Or basically anything else you can think of. I wanna hear what y’all have to say. Talking in circles, tossing in facts, figures and links to relevant information (as long as they’re relevant), etc. is all fair game. Whatever you want, go!
(xposted from lion-hearted girls prefer blond(e)s.)
*yes, I am operating under the assumption that slash fen are female; I know there are exceptions.
If there’s one thing I can’t stand, it’s the patronizing “oh, I love you,” spoken in the tone of voice one uses to address a small child.
One girl in my study abroad program, RK, would always say it when I finished explaining my position on something: I’m going to go with “marriage” as the example here, since it was the first time she did this. “Oh, look at how cute. Fangirl is up on her soapbox, frustrated with the patriarchy.”
Yeah. I’m fucking adorable.
No, I’m not. I’m not a small child explaining why I think Santa Clause is real because he leaves me presents on Christmas that use different wrapping paper than Mommy and Daddy. I’m a real, grown-up individual (or just as grown up as her) with positions that I have put a lot of thought into, instead of accepting wholesale and unexamined from anyone. My thoughts on marriage, abortion, public education… anything, really, are carefully crafted. I care about what I believe in, and I don’t want the wool pulled over my eyes by anyone.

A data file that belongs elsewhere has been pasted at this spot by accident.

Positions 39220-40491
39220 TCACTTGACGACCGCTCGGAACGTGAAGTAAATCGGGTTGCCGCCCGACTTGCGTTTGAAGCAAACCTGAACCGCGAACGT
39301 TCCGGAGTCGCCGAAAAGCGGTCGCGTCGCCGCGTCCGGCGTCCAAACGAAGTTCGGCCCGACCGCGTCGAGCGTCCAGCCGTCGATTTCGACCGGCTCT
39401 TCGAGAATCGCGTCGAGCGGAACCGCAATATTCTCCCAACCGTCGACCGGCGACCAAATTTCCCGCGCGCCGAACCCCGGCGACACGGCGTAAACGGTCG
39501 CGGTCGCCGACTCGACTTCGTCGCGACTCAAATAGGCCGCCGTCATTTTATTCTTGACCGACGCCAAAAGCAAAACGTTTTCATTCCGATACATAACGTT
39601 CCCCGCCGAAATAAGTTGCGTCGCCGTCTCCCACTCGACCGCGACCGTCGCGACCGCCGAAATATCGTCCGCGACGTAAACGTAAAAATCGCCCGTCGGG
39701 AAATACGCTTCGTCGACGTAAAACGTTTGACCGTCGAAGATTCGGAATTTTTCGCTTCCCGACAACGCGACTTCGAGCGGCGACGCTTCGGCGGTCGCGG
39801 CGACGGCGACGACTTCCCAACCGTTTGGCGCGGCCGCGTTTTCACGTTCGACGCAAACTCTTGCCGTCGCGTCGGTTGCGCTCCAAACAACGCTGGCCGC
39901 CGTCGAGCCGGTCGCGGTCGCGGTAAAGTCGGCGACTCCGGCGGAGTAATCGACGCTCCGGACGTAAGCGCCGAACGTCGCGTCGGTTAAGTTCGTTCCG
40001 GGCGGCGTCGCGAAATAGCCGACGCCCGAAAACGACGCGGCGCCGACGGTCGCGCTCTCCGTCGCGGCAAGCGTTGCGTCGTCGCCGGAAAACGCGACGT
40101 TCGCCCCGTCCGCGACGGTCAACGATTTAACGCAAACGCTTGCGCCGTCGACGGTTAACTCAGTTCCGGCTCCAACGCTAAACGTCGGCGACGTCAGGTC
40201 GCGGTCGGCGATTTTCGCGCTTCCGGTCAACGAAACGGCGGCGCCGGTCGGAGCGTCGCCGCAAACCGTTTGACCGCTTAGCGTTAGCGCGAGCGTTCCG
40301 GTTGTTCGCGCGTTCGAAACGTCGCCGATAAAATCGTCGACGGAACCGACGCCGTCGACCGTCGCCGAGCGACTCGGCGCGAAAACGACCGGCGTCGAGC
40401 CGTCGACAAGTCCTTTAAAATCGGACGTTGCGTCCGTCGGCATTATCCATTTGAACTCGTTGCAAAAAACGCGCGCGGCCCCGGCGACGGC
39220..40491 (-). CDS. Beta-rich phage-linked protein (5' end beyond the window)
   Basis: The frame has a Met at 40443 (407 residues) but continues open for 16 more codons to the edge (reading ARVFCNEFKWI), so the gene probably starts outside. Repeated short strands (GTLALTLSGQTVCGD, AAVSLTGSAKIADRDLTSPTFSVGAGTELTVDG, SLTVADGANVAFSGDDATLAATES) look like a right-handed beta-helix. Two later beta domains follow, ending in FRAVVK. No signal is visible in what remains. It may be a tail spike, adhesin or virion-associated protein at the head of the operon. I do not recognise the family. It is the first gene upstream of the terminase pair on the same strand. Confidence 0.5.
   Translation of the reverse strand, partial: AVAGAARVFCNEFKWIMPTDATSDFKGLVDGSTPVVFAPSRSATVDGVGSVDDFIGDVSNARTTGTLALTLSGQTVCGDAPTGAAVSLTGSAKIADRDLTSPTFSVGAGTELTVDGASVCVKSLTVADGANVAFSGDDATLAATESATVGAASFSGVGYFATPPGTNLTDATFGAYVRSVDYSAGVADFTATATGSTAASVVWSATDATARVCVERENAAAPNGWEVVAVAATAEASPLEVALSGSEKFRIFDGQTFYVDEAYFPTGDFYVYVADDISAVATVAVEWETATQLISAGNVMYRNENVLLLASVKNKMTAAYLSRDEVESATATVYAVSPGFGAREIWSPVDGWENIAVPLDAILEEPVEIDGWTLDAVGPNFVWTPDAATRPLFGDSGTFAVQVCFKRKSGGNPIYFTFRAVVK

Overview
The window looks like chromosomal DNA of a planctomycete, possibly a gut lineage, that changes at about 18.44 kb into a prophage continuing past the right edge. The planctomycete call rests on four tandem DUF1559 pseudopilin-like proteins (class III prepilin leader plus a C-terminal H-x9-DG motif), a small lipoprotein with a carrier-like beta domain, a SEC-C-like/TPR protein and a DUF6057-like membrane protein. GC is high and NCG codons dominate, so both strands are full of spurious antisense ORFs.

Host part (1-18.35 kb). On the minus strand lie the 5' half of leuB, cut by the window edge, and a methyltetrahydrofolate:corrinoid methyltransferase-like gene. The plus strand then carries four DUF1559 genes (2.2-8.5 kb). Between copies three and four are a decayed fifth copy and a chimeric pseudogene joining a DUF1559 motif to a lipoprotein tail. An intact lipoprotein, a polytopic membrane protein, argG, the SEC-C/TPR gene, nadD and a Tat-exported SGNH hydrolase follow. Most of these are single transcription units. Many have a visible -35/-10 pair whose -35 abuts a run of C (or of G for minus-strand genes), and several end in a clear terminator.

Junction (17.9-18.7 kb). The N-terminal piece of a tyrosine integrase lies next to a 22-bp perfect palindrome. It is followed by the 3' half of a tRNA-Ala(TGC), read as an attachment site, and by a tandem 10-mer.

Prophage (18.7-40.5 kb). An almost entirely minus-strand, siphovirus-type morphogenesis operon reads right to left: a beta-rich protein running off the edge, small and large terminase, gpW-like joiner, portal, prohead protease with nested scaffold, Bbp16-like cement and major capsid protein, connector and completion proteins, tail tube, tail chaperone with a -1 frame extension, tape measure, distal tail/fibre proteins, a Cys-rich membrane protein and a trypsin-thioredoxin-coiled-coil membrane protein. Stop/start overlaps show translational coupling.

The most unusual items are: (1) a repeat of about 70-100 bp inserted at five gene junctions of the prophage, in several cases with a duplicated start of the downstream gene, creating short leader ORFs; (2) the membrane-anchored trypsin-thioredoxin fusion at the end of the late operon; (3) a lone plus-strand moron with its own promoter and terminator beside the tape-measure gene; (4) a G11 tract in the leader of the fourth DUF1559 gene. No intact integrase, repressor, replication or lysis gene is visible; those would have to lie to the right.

I gather knowledge, facts. I check the sources of those facts. I consider other, related fields and questions and ultimately I weigh the options against my own personal code of ethics (itself constantly being fine-tuned so that I can be the best feminist and ally that I can be) and arrive at a decision.
I do this mostly for myself. I like to know where I stand, and to understand why I believe what I do, why others believe what they do, and what all of that means. It’s important to me: not just the result, but the process of achieving it. (Have I mentioned lately that I’m INTJ? This might explain a lot about me.)
So when I’ve explained my (admittedly unrealistic) thoughts on why I think the institution of marriage should be abolished all together, and my (more realistic) suggestions for what to do with the broken system we have now, I would at least like the dignity of a response detailing why I am wrong. That patronizing “oh, I love you” is the most frustrating thing to hear.
I’m not telling you this because I think it makes me quirky and funny, some kind of straw feminist class clown. I’m telling you this because you asked and because it’s something I care and have thought a lot about. Please, at least do me the favor of “but marriage is a holy and sacred institution and a fundamental part of our culture!” or “you know, you’re a fucking pinko commie” or something other than amusement.
‘Cause, you know: demanding equality is hilarious. Only silly people do that.